Numbers index

Logarithms


Calculating Machines --- Abacus --- Napier's bones --- Slide Rule --- Logarithms --- Calculator

In the 1970's calculators became cheap enough to be used by everyone. Before that, either we had to do long multiplication and long division on paper, or we used slide rules or logarithms. Log tables are not a machine, of course, but they are a device used for calculation.

To understand logarithms, you need to understand how the powers of a number work. On this page, we are looking at powers of ten.

Ten to the power of two or 102 = 100
Ten to the power of three or 103 = 100
Ten to the power of six or 106 = 1000000

The little number above and to the right of 10 is called the exponent. For example, 102 has exponent 2. If you add the exponents of ten, you multiply the powers of ten.

100 x 1000 = 102 x 103 = 102+3 = 105 = 100000

This means that you can multiply the numbers just by adding the exponents. It's not particularly useful for exponents when they are whole numbers. Most people can multiply 100x1000! However, this also works for exponents which aren't whole numbers. How can we have exponents which aren't whole numbers? Well, since we can add the exponents to multiply the numbers, we know that:

10.5 x 100.5 = 10(0.5 + 0.5) = 101 = 10

So 100.5 must be the square root of ten (3.1622). You can work out exponents for other numbers as well.

2=10.301
3.1622=10.5
4=10.6021

Once you have done this, imagine all these exponents, or logarithms as we call them, laid out in a table. We want to multiply two numbers. All you need to do is look up the logarithms in the table, and add them to get the logarithm of the answer. This isn't much good by itself, of course, but you can now look through the log table until you can find this logarithm, to get its number.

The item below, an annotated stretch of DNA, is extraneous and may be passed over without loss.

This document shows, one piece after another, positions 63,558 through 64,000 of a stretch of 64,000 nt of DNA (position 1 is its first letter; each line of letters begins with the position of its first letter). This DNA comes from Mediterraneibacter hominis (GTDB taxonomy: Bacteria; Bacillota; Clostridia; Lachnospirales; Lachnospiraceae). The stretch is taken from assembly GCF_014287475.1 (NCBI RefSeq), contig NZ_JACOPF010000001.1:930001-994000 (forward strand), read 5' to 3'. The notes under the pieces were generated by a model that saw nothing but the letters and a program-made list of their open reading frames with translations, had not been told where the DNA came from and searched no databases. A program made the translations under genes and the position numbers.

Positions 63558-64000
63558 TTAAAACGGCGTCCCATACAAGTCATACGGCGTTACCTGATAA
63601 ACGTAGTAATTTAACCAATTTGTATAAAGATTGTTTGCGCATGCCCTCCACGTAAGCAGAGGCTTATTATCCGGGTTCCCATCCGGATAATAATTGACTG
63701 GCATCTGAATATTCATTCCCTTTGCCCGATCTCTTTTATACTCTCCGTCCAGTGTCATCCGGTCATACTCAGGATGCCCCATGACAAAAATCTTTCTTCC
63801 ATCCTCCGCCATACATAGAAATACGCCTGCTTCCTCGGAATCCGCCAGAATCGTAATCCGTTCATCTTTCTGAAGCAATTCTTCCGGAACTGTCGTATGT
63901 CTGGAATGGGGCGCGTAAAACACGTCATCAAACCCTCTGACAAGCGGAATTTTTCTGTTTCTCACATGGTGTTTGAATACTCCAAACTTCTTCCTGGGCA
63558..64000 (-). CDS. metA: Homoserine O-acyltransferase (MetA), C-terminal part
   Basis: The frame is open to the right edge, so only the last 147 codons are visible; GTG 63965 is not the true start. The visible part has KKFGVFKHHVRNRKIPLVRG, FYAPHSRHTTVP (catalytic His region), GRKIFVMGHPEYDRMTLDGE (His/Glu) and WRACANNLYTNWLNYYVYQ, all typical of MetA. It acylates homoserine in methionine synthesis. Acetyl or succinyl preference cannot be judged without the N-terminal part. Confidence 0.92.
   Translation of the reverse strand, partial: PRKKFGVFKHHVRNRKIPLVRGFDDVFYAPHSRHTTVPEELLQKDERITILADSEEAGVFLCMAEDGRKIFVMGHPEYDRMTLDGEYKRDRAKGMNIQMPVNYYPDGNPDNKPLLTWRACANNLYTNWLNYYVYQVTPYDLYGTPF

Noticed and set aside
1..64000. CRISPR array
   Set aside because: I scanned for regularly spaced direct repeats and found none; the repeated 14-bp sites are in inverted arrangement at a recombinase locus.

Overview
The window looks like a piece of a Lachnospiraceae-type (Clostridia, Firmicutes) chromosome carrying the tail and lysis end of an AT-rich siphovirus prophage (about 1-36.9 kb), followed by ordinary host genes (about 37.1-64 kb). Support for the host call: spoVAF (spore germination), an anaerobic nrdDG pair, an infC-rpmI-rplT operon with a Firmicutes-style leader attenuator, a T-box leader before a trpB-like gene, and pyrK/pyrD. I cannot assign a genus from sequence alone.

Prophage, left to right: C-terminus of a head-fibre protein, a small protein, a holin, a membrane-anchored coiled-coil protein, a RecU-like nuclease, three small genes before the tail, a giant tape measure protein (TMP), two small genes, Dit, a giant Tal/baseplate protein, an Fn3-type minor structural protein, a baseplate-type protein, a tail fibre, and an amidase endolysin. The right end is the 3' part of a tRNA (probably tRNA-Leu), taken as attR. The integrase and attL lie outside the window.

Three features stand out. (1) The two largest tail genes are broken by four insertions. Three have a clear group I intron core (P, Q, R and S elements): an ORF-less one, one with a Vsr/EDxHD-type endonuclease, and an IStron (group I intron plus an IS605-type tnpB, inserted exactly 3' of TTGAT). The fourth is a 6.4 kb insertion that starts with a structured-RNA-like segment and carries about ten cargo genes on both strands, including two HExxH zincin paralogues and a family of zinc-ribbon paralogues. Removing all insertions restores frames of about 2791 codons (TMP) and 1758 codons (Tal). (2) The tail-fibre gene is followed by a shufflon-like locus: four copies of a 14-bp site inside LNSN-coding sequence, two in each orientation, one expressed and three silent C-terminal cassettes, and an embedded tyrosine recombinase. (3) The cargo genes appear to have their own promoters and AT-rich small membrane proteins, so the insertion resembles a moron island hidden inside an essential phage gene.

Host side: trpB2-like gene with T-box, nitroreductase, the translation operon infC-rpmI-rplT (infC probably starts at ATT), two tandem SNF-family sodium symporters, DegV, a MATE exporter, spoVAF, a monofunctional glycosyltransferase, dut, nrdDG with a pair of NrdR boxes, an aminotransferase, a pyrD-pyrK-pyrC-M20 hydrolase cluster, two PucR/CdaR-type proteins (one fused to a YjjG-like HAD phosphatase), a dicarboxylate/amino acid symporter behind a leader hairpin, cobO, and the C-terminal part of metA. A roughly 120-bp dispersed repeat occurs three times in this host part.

Log tables can't give logarithms of every possible number - there are too many! But luckily we know that 2x4 is the same as 0.2x40, and a tenth of 20x4 and ten times 20x0.04, and so on. So the table only has to cover from 10 to 99.9 (or 1 to 9.99, or .1 to .999). Then we have to work out how many extra zeroes we need, or where the decimal point goes. The table below covers from 1 to 9.99, as all the logarithms are less than one. If you want to multiply two numbers in their hundreds, then each logarithm needs 2 added to it (meaning multiply by 102 or 100). When you look up the logarithm, you only look up the part after the decimal point. The part before the decimal point tells you how many times you need to multiply (or divide) the answer by ten.

Here is a simplified log table for logs base 10, with examples below. The three pages are side by side to see them all at once.

We want to multiply or divide two numbers. Click on buttons to get their logarithms, then to add them together, then to look up the resulting logarithm to get the (approximate) answer. You can get more numbers if you wish.

You can see that you only get approximate answers using log tables. These simplified tables give three significant figures.

You can also use log tables to divide. You subtract the logarithms rather than adding them.

There are also anti-log tables, or inverse log. This means that you can look up the number from the logarithm directly, rather than having to search for it in the log table.

This is what real log tables looked like. The columns on the right of the page were used to get an extra figure of precision.

Four-figure tables Log tables